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More Cicadas Obtained via Cicada Killer

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More Cicadas Obtained via Cicada Killer

Teneral Tibicen canicularis

Pine Grove Cemetery, Westford - Yesterday I emailed Professor Chuck Holliday to ask just how many Cicadas he would like to have for study from this lek of Cicada Killers. I have already obtained 7 total Cicadas for him, six Tibicen lyricen and one Tibicen canicularis for a total of 7 cicadas. He emailed requesting three additional specimens. I told him it wouldn't be a problem so I'm back one more time.

This will probably be the last time this year to observe these Cicada Killers because while these insects are quite interesting, they really aren't the scope of this web site which is about Cicadas themselves. Ok, they were a nice diversion and prey on Cicadas but I really need to get going on obtaining "working and moving" Cicada specimens for study not paralized ones.

Female Cicada Killer orientation behavior.However, I can't help noting more and more behaviors as outlined on Professor Chuck's Cicada Killer web site. I have noticed the female Cicada Killer's orientation sequence where it flies above its burrow making a series of passes then a wide sequence of circles always returning to the same place. The wasp does this several times. I have filmed this today. Hopefully you can make out the Cicada Killer in this video returning time and time again to the same spot in mid-air just to orient itself as to where the burrow entrance is located.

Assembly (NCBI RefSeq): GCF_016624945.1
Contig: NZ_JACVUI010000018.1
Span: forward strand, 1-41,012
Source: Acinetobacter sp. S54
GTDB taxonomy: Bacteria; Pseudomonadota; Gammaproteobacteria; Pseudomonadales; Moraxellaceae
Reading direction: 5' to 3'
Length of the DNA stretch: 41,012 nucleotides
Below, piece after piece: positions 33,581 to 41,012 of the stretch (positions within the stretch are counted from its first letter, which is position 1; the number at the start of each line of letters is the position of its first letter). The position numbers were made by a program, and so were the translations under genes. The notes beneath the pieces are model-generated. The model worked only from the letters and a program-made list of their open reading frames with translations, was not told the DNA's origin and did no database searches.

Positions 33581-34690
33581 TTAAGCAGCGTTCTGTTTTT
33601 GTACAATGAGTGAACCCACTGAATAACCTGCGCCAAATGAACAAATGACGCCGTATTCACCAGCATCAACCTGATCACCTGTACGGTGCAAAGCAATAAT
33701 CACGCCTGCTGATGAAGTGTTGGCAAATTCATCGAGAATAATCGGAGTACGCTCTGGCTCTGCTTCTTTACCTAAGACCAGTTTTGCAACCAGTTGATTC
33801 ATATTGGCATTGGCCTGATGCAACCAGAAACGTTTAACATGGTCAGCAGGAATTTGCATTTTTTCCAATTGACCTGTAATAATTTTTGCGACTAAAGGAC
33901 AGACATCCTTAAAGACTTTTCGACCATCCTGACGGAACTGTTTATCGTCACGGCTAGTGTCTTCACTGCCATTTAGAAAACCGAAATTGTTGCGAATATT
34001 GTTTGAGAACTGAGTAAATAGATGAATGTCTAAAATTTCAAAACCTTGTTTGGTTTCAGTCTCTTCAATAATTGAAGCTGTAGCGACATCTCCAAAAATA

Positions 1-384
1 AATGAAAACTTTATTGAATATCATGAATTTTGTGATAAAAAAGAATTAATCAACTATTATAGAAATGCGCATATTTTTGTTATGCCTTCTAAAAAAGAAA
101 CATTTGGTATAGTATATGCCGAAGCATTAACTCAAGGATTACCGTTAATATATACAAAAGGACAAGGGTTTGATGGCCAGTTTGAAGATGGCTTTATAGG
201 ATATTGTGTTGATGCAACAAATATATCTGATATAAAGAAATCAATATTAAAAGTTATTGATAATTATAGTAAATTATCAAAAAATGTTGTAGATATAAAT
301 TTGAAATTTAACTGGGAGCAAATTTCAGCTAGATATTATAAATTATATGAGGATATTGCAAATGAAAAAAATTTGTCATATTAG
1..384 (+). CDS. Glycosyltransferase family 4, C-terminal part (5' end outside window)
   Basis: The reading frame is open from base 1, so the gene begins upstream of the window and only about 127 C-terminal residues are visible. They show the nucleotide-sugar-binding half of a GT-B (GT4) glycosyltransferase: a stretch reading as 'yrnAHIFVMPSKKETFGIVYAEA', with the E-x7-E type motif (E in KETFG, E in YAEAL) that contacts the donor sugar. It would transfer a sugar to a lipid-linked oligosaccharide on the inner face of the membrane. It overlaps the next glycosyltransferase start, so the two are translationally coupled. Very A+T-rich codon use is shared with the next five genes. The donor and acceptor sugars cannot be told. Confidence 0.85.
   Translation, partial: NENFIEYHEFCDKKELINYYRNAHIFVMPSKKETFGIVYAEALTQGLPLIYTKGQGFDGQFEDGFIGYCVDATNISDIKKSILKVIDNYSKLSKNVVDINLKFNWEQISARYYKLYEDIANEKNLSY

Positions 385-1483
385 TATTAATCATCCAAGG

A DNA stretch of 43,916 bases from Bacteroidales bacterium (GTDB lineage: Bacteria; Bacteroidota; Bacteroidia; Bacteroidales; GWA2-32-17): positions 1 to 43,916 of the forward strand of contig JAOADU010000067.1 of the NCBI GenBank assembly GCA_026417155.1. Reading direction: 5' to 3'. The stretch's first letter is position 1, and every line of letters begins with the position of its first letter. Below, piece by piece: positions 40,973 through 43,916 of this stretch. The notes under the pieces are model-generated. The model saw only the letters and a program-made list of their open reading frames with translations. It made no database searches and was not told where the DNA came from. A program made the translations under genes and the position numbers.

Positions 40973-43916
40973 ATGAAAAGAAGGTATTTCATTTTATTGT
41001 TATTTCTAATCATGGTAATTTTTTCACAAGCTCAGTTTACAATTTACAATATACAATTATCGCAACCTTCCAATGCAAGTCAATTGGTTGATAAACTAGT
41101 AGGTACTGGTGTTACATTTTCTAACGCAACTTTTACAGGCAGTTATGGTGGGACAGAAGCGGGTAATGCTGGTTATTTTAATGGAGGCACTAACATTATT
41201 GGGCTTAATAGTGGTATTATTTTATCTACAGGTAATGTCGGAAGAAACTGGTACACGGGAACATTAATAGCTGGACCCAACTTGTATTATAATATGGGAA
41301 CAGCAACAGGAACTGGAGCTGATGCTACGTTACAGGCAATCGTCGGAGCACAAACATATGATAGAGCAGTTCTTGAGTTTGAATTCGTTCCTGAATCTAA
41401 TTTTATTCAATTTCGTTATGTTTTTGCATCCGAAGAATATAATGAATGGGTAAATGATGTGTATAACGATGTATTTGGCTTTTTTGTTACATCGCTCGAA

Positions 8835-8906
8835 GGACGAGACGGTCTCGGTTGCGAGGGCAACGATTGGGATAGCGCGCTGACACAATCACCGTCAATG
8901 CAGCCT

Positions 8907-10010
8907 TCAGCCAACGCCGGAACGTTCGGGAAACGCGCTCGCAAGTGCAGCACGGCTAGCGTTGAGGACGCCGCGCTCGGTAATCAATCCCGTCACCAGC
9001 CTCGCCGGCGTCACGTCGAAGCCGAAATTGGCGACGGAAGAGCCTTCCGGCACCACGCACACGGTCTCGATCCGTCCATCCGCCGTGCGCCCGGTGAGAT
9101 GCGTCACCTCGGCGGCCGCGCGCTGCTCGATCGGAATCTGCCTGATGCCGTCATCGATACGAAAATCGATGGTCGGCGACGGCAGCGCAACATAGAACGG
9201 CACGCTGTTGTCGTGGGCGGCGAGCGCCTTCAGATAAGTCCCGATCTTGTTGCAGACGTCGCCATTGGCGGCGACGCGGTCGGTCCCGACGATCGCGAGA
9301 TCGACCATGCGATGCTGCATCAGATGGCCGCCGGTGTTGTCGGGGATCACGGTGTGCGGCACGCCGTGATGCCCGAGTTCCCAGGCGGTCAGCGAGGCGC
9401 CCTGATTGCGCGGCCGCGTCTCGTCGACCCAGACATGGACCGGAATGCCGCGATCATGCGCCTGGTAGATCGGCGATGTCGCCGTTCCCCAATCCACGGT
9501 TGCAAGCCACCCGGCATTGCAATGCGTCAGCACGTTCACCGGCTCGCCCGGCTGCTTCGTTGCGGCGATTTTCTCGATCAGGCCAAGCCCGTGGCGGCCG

Stung by Cicada killer.Today, I got the final three Cicada specimens. I was very surprised to see that a Tibicen canicularis male was brought in again. What's additionally surprising about this specimen is that it is completely teneral. That is it is only perhaps 1 to 1.5 hours from completely eclosing and was just probably hardening up in the sunlight which takes an additional several hours. This specimen will never call for a female unfortunately as nature had a different design for this specimen.

The other two Cicadas were of course Tibicen lyricen specimens, one male and one female. Above are all three specimens together. The above photo of the Tibicen canicularis is the same as the one above but this one shows the specimen, even though paralized in its true colors several days later. I am surprised to note that after several days, that while darker, this specimen still has not developed the pruinosity that appears ventrally after several days on most Tibicen species of Cicadas.

Date Posted: 2005-07-29 Comments: (0) Show CommentsHide Comments


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